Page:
Today I thought I’d address a question that we occasionally get asked by clients…

“At what point can I stop using (the clicker/treats) with my dog for the behavior I am working on improving?”

This is actually a really interesting question to answer since it brings to light several aspects of dog learning and helps everyone understand better why dogs are motivated to do certain behaviors. In the example below (jumping up on the person when exiting the crate) here’s how I answered…

How long it takes to get to a point of consistency (where you will be phasing out the clicker/treats) depends on three factors…

  1. How long the dog has been doing the behavior (i.e how much learning do we need to undo)
  2. What percentage of the time the dog continues to practice the behavior (success versus non-success rate)
  3. And finally, how often you practice the training activity and reward the appropriate behavior (e.g. open crate, click (or mark) for 4-on-the-floor, rewards on the floor, return to crate, repeat)

To jump or not to jump, that is the question

I like to think of the point of decision for a dog to jump or not jump as a giant balance-scale. Think of each successful repetition (rewards for not jumping) for a behavior as one pebble on the scale of choosing to not jump in the future. The other side of the scale is filled with pebbles for each time that a dog has gotten to jump up and thereby rewarded herself for the inappropriate behavior. If the scale balances out, there is a 50/50 chance that she will chose to jump up or not to jump up in the future.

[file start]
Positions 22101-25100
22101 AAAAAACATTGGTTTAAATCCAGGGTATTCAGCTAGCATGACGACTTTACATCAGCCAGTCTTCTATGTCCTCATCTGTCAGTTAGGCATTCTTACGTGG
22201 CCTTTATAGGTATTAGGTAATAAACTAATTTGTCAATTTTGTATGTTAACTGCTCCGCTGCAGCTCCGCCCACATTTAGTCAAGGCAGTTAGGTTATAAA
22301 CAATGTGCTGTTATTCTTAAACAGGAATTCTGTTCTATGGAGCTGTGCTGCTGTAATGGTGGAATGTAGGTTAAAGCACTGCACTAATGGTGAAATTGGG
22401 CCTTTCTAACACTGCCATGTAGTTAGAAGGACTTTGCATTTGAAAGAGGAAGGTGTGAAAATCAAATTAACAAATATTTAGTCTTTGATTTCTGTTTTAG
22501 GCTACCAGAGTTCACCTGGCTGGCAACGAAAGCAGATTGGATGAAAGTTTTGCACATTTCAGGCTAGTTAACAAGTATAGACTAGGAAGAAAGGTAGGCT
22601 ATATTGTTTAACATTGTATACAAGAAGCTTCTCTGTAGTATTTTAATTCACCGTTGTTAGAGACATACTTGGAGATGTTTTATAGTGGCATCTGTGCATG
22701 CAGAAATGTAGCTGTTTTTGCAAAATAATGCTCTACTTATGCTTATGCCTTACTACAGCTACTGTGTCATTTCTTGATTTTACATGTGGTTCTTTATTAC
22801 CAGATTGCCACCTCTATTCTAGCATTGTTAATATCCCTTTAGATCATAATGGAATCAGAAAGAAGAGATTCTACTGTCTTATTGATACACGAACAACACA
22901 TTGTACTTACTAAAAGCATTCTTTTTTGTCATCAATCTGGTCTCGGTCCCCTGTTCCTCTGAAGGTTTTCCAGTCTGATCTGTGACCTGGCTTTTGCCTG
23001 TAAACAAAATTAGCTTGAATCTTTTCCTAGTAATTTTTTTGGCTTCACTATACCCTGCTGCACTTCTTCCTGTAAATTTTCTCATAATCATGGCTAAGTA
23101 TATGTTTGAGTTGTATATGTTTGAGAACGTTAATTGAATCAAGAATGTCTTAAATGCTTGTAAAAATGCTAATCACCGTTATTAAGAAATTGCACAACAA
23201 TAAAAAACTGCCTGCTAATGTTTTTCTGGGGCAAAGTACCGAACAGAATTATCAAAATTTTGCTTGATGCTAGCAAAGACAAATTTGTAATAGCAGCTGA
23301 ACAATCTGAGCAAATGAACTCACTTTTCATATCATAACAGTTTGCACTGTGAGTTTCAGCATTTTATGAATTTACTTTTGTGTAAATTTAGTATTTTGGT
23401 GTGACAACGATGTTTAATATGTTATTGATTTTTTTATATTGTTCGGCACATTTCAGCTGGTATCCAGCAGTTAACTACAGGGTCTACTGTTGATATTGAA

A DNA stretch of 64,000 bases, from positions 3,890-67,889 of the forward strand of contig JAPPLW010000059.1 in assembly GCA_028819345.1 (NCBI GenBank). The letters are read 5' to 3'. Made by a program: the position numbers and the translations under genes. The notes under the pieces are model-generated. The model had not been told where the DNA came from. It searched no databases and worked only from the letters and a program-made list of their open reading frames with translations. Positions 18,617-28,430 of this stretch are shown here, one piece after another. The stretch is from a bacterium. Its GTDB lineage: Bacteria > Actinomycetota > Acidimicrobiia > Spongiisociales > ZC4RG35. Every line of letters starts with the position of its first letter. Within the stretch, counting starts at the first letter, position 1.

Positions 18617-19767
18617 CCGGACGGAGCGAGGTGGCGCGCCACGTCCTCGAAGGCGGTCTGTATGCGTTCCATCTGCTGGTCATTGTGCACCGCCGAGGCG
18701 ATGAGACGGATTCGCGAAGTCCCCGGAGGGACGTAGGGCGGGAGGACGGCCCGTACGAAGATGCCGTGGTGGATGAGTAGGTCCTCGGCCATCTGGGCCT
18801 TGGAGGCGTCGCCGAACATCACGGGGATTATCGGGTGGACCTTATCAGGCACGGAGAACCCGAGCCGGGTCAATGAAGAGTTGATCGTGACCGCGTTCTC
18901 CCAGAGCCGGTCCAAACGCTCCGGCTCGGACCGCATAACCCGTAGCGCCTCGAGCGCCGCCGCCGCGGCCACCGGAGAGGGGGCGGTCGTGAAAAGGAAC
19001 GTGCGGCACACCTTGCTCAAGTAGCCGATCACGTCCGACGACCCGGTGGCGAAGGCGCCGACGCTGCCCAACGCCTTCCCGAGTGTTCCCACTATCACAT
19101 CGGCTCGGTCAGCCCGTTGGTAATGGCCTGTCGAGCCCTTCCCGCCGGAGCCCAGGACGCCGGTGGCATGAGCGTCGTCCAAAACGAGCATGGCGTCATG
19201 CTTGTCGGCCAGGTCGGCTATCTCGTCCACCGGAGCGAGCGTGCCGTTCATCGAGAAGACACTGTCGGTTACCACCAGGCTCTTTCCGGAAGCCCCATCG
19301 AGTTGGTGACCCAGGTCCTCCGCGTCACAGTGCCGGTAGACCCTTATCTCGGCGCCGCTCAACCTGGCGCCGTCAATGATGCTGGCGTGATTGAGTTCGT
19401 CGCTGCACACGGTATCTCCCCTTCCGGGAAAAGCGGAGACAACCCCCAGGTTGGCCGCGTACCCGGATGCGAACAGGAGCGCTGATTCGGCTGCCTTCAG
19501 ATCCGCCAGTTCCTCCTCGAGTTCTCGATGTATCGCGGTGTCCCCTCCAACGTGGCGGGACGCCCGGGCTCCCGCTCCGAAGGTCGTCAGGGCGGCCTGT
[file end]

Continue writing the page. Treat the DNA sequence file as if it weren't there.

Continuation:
After some training, once the scale starts to lean more heavily on the side of “not jumping is better” (e.g. your dog has been rewarded 300 times for not-jumping and has jumped up 100 times in their life and gotten the reward of attention, now they are three times more likely to not-jump than to jump) first the clicker is phased out (while still giving treats for good choices) and then afterwards the treats are also gradually phased out, being replaced with verbal praise and petting for staying on the floor.

Because of the difficulty quantifying the factors involved (How many times has the dog jumped up in the past?  How often will you practice? How effective is your management to prevent future practicing of the behavior?) it is difficult to pinpoint for an individual dog how long this is is going to take.

If your management of jumping (using baby-gates, tethers and other techniques) is effective close to 100% of the time and you are spending about 20-30 minutes a day in 5-minute sessions rewarding staying on the floor, you should make good progress. Alternately, the progress will be much slower if your management is only 60% effective and/or if practice happens for a shorter amount of time during the day.

Let us know what you think about your dog’s behavior and whether you also have seen what I described to be true.

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